It didn’t occur to me until just now that the women abused by Marilyn Manson were paying attention to Evan Rachel Wood’s words and actions for years. The women who came after Evan were abused, tortured, raped and traumatized as well, and in retrospect, I can see now that Evan became their North Star. They paid attention to what she said, for years, about being the victim of intimate partner abuse. They paid attention to her activism at the state and national level to protect survivors of abuse and punish the abusers. And when Evan named her abuser, those women took their cues from Evan too. Which is why so many of Manson’s victims came out and told their stories, and named Manson as well, all in the wake of Evan telling her story. I realized all of that as I read Esme Blanco’s account of being violently assaulted, tortured and raped by Manson. She, like Evan, had spoken about intimate partner violence publicly, but like Evan, she had not named her abuser before now. You can read Esme’s account here at The Cut (trigger warning: her story is very graphic). Here’s just one section.
“It’s really surreal,” she says over Zoom from her Los Angeles living room. The 38-year-old redhead takes off her glasses and wipes away a tear. Talking about Manson sends her body into flight mode, but more recently, it also fills her with what she calls a dragonlike strength. “I have this hot energy and power in my chest. I just want to open my mouth and be like ‘Ahhhhhhh’ and rain fire down,” she tells me, sticking out her tongue and waving both hands. It’s a strength Bianco says she didn’t have while playing Ros, a character on Game of Thrones who works in a brothel and is abused in ways that mirror the actress’s personal life. Like Ros, Bianco’s alleged abuse often had an audience: members of Manson’s entourage who now say they witnessed his angry outbursts and Bianco’s bruises, along with the fans and industry executives who dismissed the singer’s violent comments about women as just a part of his stage persona. “He’s told the world time and time again, ‘This is who I am,’’ says Bianco. “He hid in plain sight.”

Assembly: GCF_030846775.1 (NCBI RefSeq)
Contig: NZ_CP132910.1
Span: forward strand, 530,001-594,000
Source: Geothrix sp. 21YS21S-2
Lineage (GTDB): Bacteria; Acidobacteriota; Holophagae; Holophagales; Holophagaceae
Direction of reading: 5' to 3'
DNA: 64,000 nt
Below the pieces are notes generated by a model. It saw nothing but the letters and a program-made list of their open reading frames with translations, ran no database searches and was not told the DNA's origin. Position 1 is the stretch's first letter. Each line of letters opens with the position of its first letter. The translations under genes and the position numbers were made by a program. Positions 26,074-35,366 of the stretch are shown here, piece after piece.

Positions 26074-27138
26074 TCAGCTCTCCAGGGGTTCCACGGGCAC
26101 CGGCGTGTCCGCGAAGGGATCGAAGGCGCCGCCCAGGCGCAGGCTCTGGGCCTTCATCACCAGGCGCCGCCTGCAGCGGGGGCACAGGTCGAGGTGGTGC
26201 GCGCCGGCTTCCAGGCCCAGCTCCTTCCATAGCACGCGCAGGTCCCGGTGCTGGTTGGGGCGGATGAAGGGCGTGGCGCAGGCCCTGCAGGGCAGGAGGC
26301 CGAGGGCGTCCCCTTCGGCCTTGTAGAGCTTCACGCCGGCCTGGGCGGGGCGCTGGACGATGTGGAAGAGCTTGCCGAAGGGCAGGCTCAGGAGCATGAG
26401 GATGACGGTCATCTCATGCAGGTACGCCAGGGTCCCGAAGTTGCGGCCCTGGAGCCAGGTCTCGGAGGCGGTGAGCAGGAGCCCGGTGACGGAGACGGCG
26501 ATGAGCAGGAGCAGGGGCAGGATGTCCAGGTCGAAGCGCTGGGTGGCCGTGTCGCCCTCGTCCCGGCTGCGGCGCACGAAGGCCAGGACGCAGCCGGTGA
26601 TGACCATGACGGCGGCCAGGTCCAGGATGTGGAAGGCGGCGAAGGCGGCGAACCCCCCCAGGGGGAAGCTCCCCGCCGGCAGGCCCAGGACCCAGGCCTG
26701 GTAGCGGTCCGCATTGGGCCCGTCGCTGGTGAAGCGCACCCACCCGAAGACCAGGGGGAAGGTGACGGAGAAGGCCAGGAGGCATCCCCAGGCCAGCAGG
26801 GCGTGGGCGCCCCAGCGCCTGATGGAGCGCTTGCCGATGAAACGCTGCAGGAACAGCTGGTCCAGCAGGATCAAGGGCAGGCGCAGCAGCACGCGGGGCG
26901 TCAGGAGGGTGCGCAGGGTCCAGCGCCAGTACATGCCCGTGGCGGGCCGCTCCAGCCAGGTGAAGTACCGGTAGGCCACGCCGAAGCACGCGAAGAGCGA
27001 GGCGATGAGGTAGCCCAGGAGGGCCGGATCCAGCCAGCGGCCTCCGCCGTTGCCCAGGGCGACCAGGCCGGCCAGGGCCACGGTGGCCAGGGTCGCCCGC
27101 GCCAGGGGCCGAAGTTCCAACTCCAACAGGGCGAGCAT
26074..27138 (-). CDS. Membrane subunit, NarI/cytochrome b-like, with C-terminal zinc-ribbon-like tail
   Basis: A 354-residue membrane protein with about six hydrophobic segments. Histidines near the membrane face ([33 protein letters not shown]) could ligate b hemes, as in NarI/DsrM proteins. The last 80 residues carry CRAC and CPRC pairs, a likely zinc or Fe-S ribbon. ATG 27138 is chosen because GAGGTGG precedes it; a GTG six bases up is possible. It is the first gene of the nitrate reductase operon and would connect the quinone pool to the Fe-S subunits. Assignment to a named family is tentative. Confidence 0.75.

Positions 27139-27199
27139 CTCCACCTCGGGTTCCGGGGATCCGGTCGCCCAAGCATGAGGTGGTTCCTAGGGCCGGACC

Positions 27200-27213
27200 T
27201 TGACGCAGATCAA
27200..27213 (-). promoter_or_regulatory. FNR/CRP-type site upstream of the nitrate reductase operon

Their [friendly] dynamic changed in 2009, after Manson sent Bianco a plane ticket from her home in London to L.A. so she could star in the music video for his song “I Want to Kill You Like They Do in the Movies.” He explained that it would be shot on a flip camera for a home-video feel and would involve Manson “kidnapping” Bianco in his home. “I need to have a victim/lover,” he wrote in an email. Bianco believed that the job would be strictly professional. “You are gonna have to pretend to like being manhandled by me. Sorry,” Manson emailed her a few days before the shoot. Once she arrived, she says, the line between art and reality immediately blurred. Bianco, who was 26 at the time, says she spent the next three days in lingerie, barely sleeping or eating, with Manson serving up cocaine rather than food. She remembers him losing his temper and throwing the camera at a smoke alarm. Soon, she says, he became violent, tying her with cables to a prayer kneeler, lashing her with a whip, and using an electric sex toy called a Violet Wand on her wounds — the same kind of “torture device” Wood has said was used on her. Bianco was terrified but tried to calm down by telling herself, It’s just Manson being theatrical. We are going to make great art.
While waiting for her flight back home, Bianco sobbed. She felt sad to leave Manson and considered her wounds to be proof of their bond. On some level, she knew what had happened wasn’t BDSM; she says they hadn’t discussed consent or safe words, which she knew from both personal experience and the fetish performers in her circle were crucial for safe power dynamics. A few days after the shoot, Manson emailed Bianco a picture of her back covered in welts with a note reading, “bringing sexy back.”
[From The Cut]
It gets progressively worse from there. Two years after the “video shoot” – which was just Manson torturing her – she moved in with him and the abuse got far worse. He would shake her awake and tell her that she needed his permission to sleep. He would whip her. He would humiliate her in front his friends. The emotional abuse went hand in hand with the physical abuse, and Manson and his crew normalized all of it.
It’s also worth noting that both ERW and Esme testified in California around the passage, last year, of the Phoenix Act, which is an extension of existing domestic violence statutes, and basically makes it easier for survivors to come forward and press charges against their abusers, even years after the fact. Esme says at various points in this piece that Manson belongs in jail for what he did to her and other women. I agree.
Photos courtesy of WENN, Avalon Red.
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